My Mother, the Planner
Everyone knows one. That person who just always has an answer for everything, whether you asked for it or not. If you don't know that person, well, I hate to be the bearer of bad news, but it's probably you. This person for me, for the past twenty seven years, has been my mother. She begins sentences with,
"The secret of [insert problamatic activity here] is..."
"What you need to do is..."
Of course, my personal favorite,
"Let me tell you something..."
Truly, I have got an earful of "something" my whole life.
Often "what I need to do" is get organized. Get a planner. The dayplanner is the bane of my existence. When I see them, artfully displayed at the local Walmart, I sigh. Usually I don't even know why I'm in that aisle, but I find myself staring longingly at their pretty canvas or leather covers, noticing the clever little squares waiting to be filled with to-do lists. I hear my mother's well meaning voice in my head. Why don't I just get a planner? It would make my life so much easier, to be organized. This little notebook full of little squares gives me a lot of guilt.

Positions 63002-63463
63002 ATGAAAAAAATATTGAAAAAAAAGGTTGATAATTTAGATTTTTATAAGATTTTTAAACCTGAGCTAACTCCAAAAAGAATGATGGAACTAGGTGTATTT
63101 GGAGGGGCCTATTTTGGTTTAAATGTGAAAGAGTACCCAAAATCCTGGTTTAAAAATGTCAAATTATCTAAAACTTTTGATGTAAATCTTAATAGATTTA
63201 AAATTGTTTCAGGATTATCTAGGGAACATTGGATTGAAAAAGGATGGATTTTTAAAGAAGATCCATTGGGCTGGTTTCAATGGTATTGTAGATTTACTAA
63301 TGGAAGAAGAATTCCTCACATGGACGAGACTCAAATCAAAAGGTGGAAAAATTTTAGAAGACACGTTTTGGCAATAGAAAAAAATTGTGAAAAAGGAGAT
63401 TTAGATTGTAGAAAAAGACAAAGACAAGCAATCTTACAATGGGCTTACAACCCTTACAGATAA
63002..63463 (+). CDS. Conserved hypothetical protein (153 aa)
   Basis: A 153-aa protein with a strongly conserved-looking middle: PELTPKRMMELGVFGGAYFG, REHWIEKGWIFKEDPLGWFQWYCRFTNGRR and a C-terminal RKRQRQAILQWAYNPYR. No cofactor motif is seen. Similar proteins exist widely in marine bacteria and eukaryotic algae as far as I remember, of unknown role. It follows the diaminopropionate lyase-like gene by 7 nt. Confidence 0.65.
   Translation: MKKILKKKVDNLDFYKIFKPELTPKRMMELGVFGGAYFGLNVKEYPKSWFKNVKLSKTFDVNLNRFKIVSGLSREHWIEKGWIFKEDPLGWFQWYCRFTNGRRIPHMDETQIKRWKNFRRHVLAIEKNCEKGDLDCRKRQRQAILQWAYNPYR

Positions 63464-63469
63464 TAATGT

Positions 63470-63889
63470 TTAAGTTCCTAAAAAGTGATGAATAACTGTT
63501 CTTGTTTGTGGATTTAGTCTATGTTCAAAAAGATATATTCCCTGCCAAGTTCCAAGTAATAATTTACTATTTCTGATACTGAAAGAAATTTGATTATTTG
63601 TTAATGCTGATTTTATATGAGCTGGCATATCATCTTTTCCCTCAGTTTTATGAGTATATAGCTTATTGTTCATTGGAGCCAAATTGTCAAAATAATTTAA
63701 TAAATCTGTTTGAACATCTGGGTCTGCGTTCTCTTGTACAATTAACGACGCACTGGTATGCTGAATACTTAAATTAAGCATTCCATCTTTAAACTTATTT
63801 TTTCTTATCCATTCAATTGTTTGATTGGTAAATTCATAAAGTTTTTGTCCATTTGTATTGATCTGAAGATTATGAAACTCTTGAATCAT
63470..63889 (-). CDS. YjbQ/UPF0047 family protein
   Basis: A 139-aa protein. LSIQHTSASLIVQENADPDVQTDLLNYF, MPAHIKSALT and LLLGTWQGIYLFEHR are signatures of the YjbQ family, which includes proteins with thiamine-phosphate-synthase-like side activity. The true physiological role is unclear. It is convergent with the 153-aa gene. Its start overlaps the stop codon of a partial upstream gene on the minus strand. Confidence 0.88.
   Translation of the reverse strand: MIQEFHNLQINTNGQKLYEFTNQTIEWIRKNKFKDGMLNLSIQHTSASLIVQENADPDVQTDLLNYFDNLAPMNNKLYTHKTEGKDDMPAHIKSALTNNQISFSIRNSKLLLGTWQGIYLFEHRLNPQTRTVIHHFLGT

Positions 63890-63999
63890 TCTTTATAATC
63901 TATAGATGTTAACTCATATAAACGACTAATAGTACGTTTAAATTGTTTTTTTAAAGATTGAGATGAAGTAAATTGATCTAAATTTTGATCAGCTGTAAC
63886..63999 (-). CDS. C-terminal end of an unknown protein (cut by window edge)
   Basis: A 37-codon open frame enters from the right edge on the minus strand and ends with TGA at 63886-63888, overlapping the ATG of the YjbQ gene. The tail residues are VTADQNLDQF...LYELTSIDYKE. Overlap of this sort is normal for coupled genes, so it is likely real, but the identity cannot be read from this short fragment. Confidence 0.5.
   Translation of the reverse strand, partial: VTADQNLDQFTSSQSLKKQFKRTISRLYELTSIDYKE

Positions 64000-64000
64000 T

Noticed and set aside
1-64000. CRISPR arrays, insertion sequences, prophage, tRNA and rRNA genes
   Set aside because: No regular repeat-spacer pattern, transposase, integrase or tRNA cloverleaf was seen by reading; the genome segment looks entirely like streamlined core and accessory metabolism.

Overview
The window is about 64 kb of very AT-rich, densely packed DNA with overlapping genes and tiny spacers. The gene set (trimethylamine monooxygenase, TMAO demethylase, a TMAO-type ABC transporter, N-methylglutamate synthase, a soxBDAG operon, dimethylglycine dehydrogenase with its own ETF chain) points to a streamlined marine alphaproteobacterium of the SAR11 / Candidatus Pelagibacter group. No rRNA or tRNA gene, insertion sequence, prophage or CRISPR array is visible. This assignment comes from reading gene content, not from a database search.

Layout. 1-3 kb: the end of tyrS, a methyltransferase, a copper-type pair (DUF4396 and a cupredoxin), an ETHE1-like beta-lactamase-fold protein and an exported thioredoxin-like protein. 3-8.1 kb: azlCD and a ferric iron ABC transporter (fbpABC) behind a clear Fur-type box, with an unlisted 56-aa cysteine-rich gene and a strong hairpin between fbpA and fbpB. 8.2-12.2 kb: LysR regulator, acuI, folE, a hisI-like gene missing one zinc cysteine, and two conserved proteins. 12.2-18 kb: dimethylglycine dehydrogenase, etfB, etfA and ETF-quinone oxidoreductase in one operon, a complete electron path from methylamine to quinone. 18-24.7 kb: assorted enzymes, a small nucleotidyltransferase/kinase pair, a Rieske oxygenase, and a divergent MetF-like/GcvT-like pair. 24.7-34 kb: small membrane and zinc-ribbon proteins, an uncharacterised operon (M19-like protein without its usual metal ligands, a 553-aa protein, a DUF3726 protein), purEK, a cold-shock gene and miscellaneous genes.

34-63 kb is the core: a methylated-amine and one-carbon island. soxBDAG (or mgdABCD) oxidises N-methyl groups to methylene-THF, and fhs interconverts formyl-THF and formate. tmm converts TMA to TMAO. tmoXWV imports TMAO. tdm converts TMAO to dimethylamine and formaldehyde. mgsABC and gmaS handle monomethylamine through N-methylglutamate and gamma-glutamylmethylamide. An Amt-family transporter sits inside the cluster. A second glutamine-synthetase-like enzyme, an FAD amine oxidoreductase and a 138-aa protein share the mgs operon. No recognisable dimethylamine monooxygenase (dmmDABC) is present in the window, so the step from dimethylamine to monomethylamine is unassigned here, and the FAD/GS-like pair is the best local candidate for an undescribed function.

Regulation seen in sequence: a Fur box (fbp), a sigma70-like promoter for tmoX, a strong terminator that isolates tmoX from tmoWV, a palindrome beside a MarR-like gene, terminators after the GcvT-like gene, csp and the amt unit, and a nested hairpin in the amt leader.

This is my equivalent of the dayplanner: Throughout the week, if I think of something important that I must remember, I write it on a scrap of paper. This scrap of paper is then stuffed into my pocket. When I go to bed I empty my pockets onto my dresser. After a few days, this pile of paper calls out to me, so I open the little scraps to discover worlds of information. Phone numbers. Plans for two weekends from now. Something interesting I saw on the Today show. Things that I need to buy the next time I'm at Walmart.
If my mother knew about this system, I would surely get a sigh, and a lecture. Mom has four calendars: one on the fridge, one in her studio upstairs, one at the office, and one in her purse. She uses them all. I buy calendars for the pictures and I very rarely write in them. Maybe I just don't care that much about organization. Let me tell you something about planners; I will be twenty eight this year and I still write notes on my arm.